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Isaiah 57

Isa 57, Is 57


Isaiah 57

1 The righteous perisheth, and no man layeth it to heart: and merciful men are taken away, none considering that the righteous is taken away from the evil to come.

2 He shall enter into peace: they shall rest in their beds, each one walking in his uprightness.

3 But draw near hither, ye sons of the sorceress, the seed of the adulterer and the whore.

4 Against whom do ye sport yourselves? against whom make ye a wide mouth, and draw out the tongue? are ye not children of transgression, a seed of falsehood.

5 Enflaming yourselves with idols under every green tree, slaying the children in the valleys under the clifts of the rocks?

6 Among the smooth stones of the stream is thy portion; they, they are thy lot: even to them hast thou poured a drink offering, thou hast offered a meat offering. Should I receive comfort in these?

7 Upon a lofty and high mountain hast thou set thy bed: even thither wentest thou up to offer sacrifice.

8 Behind the doors also and the posts hast thou set up thy remembrance: for thou hast discovered thyself to another than me, and art gone up; thou hast enlarged thy bed, and made thee a covenant with them; thou lovedst their bed where thou sawest it.

9 And thou wentest to the king with ointment, and didst increase thy perfumes, and didst send thy messengers far off, and didst debase thyself even unto hell.

10 Thou art wearied in the greatness of thy way; yet saidst thou not, There is no hope: thou hast found the life of thine hand; therefore thou wast not grieved.

11 And of whom hast thou been afraid or feared, that thou hast lied, and hast not remembered me, nor laid it to thy heart? have not I held my peace even of old, and thou fearest me not?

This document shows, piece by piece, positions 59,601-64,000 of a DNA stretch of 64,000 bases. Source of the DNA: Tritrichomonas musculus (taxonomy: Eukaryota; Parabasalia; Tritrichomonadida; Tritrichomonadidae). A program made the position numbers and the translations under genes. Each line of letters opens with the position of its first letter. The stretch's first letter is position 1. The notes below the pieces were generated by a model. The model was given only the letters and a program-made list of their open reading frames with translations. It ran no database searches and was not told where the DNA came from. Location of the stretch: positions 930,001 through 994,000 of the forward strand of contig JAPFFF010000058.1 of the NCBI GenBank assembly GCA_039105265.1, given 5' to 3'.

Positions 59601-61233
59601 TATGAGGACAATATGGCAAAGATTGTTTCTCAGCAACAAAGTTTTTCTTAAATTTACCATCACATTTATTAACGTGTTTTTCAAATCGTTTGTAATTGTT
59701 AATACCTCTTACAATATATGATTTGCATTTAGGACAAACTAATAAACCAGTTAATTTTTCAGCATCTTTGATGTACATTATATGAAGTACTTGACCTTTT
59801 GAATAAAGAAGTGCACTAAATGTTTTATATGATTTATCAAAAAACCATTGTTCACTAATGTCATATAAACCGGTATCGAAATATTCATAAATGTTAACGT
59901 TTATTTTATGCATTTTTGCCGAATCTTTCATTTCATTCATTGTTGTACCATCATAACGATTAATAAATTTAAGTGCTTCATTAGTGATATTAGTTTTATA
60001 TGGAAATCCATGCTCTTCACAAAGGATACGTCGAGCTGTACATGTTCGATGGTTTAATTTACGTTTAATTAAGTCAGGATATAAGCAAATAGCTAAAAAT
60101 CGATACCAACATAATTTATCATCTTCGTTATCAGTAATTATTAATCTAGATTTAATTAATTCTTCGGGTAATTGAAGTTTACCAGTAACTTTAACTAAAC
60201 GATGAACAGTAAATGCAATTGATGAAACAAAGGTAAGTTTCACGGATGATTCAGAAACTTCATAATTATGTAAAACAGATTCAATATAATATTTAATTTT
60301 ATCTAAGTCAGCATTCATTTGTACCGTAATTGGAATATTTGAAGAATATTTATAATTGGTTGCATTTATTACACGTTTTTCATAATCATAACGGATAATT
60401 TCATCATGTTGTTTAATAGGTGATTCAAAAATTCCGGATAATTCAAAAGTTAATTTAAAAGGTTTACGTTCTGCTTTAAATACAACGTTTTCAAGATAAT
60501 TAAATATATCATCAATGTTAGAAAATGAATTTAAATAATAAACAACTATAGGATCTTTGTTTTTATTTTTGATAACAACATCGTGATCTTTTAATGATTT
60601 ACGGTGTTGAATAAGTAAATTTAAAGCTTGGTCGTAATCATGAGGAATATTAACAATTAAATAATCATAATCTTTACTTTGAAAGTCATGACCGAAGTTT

12 I will declare thy righteousness, and thy works; for they shall not profit thee.

13 When thou criest, let thy companies deliver thee; but the wind shall carry them all away; vanity shall take them: but he that putteth his trust in me shall possess the land, and shall inherit my holy mountain;

14 And shall say, Cast ye up, cast ye up, prepare the way, take up the stumblingblock out of the way of my people.

15 For thus saith the high and lofty One that inhabiteth eternity, whose name is Holy; I dwell in the high and holy place, with him also that is of a contrite and humble spirit, to revive the spirit of the humble, and to revive the heart of the contrite ones.

16 For I will not contend for ever, neither will I be always wroth: for the spirit should fail before me, and the souls which I have made.

17 For the iniquity of his covetousness was I wroth, and smote him: I hid me, and was wroth, and he went on frowardly in the way of his heart.

18 I have seen his ways, and will heal him: I will lead him also, and restore comforts unto him and to his mourners.

19 I create the fruit of the lips; Peace, peace to him that is far off, and to him that is near, saith the LORD; and I will heal him.

20 But the wicked are like the troubled sea, when it cannot rest, whose waters cast up mire and dirt.

21 There is no peace, saith my God, to the wicked.

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Summary and the Meaning of Isaiah Chapter 57

The 57th chapter of the Book of Isaiah is a profound exploration of the themes of sin, repentance, and God's merciful nature. It offers a stark portrayal of the moral and spiritual decay that permeated the society of the time, and serves as a warning to future generations about the dire consequences of turning away from God. At the same time, it also emphasizes God's unwavering readiness to forgive and restore those who genuinely repent and turn back to Him.

The chapter begins with a somber depiction of the righteous being taken away, with no one understanding the purpose behind it. This is a reflection of the society's moral and spiritual blindness, which prevents it from recognizing and appreciating righteousness. The righteous are said to be spared from the evil to come, suggesting that their early death is actually a form of divine mercy, shielding them from the impending doom.

The Consequences of Idolatry and Immorality